It's teacher hunting season!

Saturday, November 5, 2011

Will Autocratic NYC Mayoral Power Mean 100s of Homeless Deaths This Winter? & Calls for Indep. Police Oversight

We hear much about the ill effects of autocratic mayoral control upon public education. The details are too numerous to account here. Just see Ed Notes Online or the latest ATR farce details at NYCATR.

The latest outrage and testament to the crazed policy decisions of New York City Mayor Michael Bloomberg's being drunk with power is the following plan by New York, to insist that single homeless persons prove that they are homeless (Yes, this is real, not GBN from another NYC blog):
From various New York news outlets, this from WNBC-TV:
"Analysis: The City Demands the Homeless Prove It"
(a photo caption)
A sign of a man panhandling for money is displayed on the streets of Manhattan October 26, 2009 in New York City. In a recently released report by the advocacy group Coalition for the Homeless it was revealed that the numbers of homeless people using New York City shelters each night has reached an all time high. Since Mayor Michael Bloomberg took office eight years ago there has been a 45 percent increase in shelter use with over 39,000 homeless people, including 10,000 homeless families, checking in to city shelters every evening. The group also said that 2009 has turned out to be 'the worst on record for New York City homelessness since the Great Depression. (Photo by Spencer Platt/Getty Images)

and the text of the news story, including some hard hitting comments:
New York has a tradition of caring for its most vulnerable people. That’s why it’s shocking to hear that homeless single people will have to prove they are truly homeless to get into a shelter.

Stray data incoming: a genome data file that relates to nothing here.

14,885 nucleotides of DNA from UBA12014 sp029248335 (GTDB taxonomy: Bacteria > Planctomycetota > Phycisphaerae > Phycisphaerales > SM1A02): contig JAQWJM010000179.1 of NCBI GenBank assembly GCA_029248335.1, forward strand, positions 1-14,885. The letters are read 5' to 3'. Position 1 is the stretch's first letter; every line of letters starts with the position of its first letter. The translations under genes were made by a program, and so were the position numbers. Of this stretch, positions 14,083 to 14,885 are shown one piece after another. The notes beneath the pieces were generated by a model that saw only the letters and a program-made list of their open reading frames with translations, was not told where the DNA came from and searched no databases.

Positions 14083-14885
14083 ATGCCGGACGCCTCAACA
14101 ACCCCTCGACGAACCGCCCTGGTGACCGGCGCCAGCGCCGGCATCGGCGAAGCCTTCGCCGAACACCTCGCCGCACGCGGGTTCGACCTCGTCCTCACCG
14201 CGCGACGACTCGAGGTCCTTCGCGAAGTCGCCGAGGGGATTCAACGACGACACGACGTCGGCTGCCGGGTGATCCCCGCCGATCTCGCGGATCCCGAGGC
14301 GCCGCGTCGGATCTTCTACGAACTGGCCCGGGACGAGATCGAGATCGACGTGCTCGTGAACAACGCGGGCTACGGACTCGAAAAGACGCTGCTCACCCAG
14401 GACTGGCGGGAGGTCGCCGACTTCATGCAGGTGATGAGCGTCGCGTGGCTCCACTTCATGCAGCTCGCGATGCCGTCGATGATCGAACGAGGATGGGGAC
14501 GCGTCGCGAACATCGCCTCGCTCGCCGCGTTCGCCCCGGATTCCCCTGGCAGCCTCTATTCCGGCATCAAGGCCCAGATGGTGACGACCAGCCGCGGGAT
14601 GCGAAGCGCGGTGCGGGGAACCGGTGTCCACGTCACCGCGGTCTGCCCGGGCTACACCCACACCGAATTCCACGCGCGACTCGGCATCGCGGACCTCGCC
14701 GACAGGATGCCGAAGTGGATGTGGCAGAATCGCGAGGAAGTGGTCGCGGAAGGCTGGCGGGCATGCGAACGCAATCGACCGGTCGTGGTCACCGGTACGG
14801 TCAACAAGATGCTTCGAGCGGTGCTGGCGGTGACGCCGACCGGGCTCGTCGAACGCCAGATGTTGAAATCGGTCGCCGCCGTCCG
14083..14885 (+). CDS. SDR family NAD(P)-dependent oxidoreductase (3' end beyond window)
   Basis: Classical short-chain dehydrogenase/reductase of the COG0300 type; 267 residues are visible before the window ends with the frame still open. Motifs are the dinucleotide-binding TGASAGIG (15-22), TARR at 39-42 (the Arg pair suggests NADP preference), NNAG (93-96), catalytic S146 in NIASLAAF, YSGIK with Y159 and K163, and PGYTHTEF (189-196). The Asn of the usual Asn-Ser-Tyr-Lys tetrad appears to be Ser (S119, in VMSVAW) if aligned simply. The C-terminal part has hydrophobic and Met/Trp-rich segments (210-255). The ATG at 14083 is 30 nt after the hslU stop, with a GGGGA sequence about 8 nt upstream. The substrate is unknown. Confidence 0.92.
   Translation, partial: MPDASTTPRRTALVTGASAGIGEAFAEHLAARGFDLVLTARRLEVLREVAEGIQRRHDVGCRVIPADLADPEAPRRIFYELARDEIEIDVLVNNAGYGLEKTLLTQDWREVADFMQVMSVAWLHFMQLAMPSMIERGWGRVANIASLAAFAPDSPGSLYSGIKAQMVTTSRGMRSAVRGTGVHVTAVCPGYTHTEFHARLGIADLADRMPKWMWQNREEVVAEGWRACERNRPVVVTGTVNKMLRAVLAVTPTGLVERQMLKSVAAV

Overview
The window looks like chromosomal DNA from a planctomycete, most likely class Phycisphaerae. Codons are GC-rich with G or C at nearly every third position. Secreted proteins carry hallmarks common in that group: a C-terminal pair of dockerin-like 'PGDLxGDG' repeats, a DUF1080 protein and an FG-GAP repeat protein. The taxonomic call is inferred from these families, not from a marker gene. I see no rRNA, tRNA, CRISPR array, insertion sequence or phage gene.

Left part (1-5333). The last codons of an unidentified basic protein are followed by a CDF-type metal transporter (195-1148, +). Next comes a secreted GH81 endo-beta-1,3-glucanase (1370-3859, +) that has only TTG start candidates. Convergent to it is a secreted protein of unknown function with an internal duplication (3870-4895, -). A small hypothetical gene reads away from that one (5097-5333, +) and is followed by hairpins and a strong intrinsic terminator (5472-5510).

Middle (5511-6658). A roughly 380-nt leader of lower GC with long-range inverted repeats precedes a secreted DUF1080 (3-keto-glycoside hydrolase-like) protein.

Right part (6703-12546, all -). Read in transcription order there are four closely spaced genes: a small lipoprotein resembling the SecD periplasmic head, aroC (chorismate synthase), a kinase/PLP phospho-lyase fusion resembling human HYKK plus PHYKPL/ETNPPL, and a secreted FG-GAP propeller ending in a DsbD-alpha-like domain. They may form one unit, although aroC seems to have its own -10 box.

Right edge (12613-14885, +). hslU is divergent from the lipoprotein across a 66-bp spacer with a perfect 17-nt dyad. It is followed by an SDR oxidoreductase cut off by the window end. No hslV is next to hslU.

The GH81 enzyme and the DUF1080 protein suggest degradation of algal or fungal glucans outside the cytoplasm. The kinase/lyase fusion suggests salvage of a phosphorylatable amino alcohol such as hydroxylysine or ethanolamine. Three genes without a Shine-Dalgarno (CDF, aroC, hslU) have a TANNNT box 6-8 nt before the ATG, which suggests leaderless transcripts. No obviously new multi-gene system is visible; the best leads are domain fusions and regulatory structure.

My colleague, Melissa Russo, reports that the city’s Department of Homeless Services plans to save $4 million a year by cracking down on those who are unable to show they have no other option but going to a homeless shelter. I have covered the homeless crisis in New York for 32 years -- and this latest development is outrageous.

It was back in 1979 that a young, idealistic lawyer named Robert Hayes brought a lawsuit in behalf of all homeless men in New York. He filed it in the name of a man named Robert Callahan. On a cold winter night, Hayes introduced me to Callahan, who was sleeping on a bench in a park in Kips Bay. Callahan said: “I want a home.”

The State Supreme Court ultimately ruled that everyone had a constitutional right to shelter. It was a landmark decision for New York and the nation.

Over the years various bureaucrats have nibbled away at the essence of that decision. Now, the city’s Homeless Commissioner Seth Diamond, says: “People who have alternatives are not homeless. If they have a brother or a sister who can house them, that’s where they should go.”

This sets the city up as the ultimate judge of whether or not someone is actually homeless. It’s an astonishing turn in a history in which New York stands out as a place where compassion, not the dollar sign, rules.